2D to 3D Conversion. The conversion of a movie from 2D to 3D needs the accurate segmentation mask of subjects located at different depth, in order to apply the correct disparity field in post processing. The proposed segmentation system can be integrated within the 2D to 3D conversion pipeline, as long as at least one color sequence has its corresponding depth map. The latter can be provided as a sequence of range scans captured by an active sensor, a sequence of disparity maps computed from a passive stereo camera, or it can be an adimensional 3D model also computed from a single view using Structure From Motion.
 Videoconferencing and Telepresence. This application allows remotely located people to cooperate and interact within a common virtual environment. The segmentation of the foreground subject from the videosequences minimizes the volume of transferred data between the remote sites.
 Alpha Matting. Alpha matting is the soft segmentation of video objects, with the simultaneous estimation of a continuous pointwise blending function between the foreground and background colors. For this purpose an accurate binary segmentation is needed in input, in order to restrict the processing domain to the actual contour of the target objects.

For a better understanding the invention shall now be explained in more detail in the following description with reference to the figures. It is understood that the invention is not limited to this exemplary embodiment and that specified features can also expediently be combined and/or modified without departing from the scope of the present invention as defined in the appended claims. In the figures:
 Fig. 1
 shows an image to be segmented,
 Fig. 2
 shows a depth map associated to the image of Fig. 1,
 Fig. 3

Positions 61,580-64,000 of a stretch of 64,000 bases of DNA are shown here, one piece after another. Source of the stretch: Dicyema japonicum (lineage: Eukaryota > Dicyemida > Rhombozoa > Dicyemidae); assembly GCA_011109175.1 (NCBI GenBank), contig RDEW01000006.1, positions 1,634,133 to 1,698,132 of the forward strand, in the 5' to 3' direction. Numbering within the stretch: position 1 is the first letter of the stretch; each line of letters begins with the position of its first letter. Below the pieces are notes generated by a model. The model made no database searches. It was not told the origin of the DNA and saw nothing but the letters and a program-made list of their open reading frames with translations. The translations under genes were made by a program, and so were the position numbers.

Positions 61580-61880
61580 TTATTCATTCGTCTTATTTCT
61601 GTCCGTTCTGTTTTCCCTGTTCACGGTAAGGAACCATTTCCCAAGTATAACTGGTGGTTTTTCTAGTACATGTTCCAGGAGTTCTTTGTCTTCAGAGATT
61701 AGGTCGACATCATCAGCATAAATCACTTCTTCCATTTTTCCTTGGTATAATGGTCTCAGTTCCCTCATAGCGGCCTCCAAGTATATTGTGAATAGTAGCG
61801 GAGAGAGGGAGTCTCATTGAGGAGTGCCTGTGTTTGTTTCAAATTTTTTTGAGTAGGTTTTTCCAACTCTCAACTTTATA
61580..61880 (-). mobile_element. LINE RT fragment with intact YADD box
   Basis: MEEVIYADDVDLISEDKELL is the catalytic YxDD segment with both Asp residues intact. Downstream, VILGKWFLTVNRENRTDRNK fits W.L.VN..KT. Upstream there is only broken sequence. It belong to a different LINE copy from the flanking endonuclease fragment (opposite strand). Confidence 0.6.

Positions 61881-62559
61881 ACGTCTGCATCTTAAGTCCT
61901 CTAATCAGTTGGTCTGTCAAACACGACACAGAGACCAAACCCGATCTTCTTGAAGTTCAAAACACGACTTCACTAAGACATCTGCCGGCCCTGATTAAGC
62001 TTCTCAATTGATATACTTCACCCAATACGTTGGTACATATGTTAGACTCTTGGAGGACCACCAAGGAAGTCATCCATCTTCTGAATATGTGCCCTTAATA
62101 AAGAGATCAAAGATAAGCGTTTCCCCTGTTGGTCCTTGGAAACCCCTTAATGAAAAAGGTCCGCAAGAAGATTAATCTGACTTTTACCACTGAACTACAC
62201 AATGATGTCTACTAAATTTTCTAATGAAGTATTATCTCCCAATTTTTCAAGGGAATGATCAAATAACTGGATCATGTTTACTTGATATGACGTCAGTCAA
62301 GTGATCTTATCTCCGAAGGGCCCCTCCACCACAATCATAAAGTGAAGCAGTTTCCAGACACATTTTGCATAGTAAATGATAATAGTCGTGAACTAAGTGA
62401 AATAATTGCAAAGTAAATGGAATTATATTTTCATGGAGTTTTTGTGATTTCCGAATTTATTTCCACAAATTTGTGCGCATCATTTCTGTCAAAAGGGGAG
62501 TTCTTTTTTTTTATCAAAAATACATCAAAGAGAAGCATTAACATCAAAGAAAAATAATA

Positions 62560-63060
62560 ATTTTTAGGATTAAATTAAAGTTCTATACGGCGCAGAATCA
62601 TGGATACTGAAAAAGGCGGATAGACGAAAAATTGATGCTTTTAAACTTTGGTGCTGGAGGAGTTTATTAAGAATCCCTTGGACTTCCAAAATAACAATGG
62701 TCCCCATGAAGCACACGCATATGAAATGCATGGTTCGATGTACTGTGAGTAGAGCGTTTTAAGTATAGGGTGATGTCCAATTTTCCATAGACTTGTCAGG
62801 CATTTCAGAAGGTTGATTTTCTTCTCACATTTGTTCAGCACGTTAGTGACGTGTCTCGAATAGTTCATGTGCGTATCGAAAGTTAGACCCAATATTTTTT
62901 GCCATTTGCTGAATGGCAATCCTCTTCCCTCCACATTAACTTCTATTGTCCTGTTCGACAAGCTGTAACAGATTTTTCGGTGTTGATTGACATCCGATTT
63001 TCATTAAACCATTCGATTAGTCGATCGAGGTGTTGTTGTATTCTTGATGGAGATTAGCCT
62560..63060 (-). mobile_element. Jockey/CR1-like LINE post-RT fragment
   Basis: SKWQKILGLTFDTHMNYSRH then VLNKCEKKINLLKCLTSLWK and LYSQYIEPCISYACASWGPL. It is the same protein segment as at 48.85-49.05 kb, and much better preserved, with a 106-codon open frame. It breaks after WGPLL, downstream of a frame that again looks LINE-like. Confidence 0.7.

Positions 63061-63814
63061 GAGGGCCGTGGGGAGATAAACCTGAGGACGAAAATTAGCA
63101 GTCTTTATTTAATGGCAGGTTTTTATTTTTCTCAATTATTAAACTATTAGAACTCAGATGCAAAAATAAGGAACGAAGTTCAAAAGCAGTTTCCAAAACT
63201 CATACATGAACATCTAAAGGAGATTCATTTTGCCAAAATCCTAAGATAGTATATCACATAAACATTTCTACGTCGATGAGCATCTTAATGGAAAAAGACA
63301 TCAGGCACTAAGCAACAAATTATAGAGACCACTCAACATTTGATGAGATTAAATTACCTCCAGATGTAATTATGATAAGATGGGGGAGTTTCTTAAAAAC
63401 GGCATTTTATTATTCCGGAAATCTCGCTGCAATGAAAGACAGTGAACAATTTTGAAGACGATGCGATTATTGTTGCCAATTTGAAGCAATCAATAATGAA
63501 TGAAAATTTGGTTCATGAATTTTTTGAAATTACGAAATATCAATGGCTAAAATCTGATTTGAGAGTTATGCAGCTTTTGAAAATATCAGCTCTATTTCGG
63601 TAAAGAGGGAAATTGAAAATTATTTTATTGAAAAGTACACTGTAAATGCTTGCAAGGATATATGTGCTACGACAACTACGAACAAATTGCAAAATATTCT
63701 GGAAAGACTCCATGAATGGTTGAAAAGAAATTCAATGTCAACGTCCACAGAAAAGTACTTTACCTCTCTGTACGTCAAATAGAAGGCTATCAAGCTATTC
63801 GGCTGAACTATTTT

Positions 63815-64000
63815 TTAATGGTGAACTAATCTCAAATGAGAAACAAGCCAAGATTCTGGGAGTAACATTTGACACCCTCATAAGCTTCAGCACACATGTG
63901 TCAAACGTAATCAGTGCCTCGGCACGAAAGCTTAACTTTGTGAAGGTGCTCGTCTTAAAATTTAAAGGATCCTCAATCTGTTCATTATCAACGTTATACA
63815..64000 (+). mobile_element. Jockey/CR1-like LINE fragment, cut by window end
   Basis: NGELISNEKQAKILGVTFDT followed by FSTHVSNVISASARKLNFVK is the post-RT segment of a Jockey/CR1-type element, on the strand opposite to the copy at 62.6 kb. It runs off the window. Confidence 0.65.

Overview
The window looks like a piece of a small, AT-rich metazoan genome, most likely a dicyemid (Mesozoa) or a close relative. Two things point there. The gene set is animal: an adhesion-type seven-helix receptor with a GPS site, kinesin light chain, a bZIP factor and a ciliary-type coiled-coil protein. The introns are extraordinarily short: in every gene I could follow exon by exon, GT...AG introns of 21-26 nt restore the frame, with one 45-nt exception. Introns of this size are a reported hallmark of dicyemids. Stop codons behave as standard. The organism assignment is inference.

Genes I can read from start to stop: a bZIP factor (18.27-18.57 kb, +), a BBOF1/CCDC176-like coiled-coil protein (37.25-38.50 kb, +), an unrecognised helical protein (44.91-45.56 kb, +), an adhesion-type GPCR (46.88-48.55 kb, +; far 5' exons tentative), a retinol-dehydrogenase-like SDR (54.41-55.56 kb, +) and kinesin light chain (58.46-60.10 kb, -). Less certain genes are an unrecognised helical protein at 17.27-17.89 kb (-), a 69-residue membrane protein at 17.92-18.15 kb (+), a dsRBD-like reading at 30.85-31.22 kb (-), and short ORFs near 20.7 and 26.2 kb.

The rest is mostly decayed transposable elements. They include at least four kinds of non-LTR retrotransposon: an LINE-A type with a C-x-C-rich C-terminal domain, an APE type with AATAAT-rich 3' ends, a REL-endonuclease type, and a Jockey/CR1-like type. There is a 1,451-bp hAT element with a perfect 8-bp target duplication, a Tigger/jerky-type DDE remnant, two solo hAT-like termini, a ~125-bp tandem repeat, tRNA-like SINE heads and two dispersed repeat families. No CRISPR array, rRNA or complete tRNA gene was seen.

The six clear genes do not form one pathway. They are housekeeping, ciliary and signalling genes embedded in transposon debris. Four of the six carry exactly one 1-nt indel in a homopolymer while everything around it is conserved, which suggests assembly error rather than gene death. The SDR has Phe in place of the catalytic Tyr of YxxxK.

illustrates a normalized histogram computed from the depth map of Fig. 2,
 Fig. 4
 depicts a trimap for the image of Fig. 1 expanded from a segmentation contour,
 Fig. 5
 shows a likelihood map for the image of Fig. 1 computed using a Single Gaussian Model,
 Fig. 6
 shows a likelihood map for the image of Fig. 1 computed using a SingleSide Gaussian Model,
 Fig. 7
 illustrates a conservative approach for color sampling,
 Fig. 8
 illustrates a risky sampling scheme,
 Fig. 9
 shows a histogram of the color distance obtained across a test video sequence using the risky sampling scheme,
 Fig. 10
 shows a likelihood map computed using a Hierarchical Gaussian Mixture Model,
 Fig. 11
 shows a likelihood map computed using the sampling scheme proposed in equation (6),
 Figs. 1223
 illustrate segmentations results obtained for four different test video sequences, and
 Fig. 24
 depicts a flowchart of a method according to the invention.

The two main steps of the overall segmentation pipeline comprise five major substeps. Furthermore, two datasets D and L are stored and updated across the video sequence. They collect the history of the depth values and their corresponding segmentation labels. In the following the segmentation label for the ith pixel will be denoted with α _{i} and the notation α=0 for the background and α=1 for the foreground pixels, respectively, will be adopted.
 Source data normalization. The color image and the depth maps are normalized in the interval [0, 1]. Although this is a usual step, it is pointed out here since also afterwards, across the whole processing chain, all the involved variables will be normalized. This allows for an easy tuning of the system parameters.
 Initial segmentation. The construction of the segmentation graph is not approached directly. Instead it is proposed to perform an initial rough segmentation based only on an analysis of the depth histogram. A trimap is then generated by dilating this segmentation contour. Only the pixels belonging to the unknown area U within this trimap will then be considered in constructing the segmentation graph, while the outside regions are directly labeled as foreground and background.